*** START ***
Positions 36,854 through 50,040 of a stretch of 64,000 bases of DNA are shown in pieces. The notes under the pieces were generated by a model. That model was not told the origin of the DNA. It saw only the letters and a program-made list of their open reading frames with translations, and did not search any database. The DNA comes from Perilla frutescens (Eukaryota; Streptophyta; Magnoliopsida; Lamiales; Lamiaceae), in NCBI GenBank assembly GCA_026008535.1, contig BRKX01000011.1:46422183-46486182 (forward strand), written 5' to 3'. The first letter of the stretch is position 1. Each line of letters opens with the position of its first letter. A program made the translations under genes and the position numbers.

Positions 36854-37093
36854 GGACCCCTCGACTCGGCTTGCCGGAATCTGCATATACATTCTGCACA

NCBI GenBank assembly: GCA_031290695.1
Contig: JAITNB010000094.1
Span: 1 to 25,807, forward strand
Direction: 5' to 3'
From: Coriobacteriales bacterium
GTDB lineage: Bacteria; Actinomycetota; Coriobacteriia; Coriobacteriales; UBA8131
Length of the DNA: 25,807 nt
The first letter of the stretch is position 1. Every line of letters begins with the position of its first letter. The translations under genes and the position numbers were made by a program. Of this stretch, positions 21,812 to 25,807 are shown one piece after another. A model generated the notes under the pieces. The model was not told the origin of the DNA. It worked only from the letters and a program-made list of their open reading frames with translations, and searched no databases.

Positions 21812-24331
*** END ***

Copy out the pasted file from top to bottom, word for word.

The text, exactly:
Positions 36,854 through 50,040 of a stretch of 64,000 bases of DNA are shown in pieces. The notes under the pieces were generated by a model. That model was not told the origin of the DNA. It saw only the letters and a program-made list of their open reading frames with translations, and did not search any database. The DNA comes from Perilla frutescens (Eukaryota; Streptophyta; Magnoliopsida; Lamiales; Lamiaceae), in NCBI GenBank assembly GCA_026008535.1, contig BRKX01000011.1:46422183-46486182 (forward strand), written 5' to 3'. The first letter of the stretch is position 1. Each line of letters opens with the position of its first letter. A program made the translations under genes and the position numbers.

Positions 36854-37093
36854 GGACCCCTCGACTCGGCTTGCCGGAATCTGCATATACATTCTGCACA

NCBI GenBank assembly: GCA_031290695.1
Contig: JAITNB010000094.1
Span: 1 to 25,807, forward strand
Direction: 5' to 3'
From: Coriobacteriales bacterium
GTDB lineage: Bacteria; Actinomycetota; Coriobacteriia; Coriobacteriales; UBA8131
Length of the DNA: 25,807 nt
The first letter of the stretch is position 1. Every line of letters begins with the position of its first letter. The translations under genes and the position numbers were made by a program. Of this stretch, positions 21,812 to 25,807 are shown one piece after another. A model generated the notes under the pieces. The model was not told the origin of the DNA. It worked only from the letters and a program-made list of their open reading frames with translations, and searched no databases.

Positions 21812-24331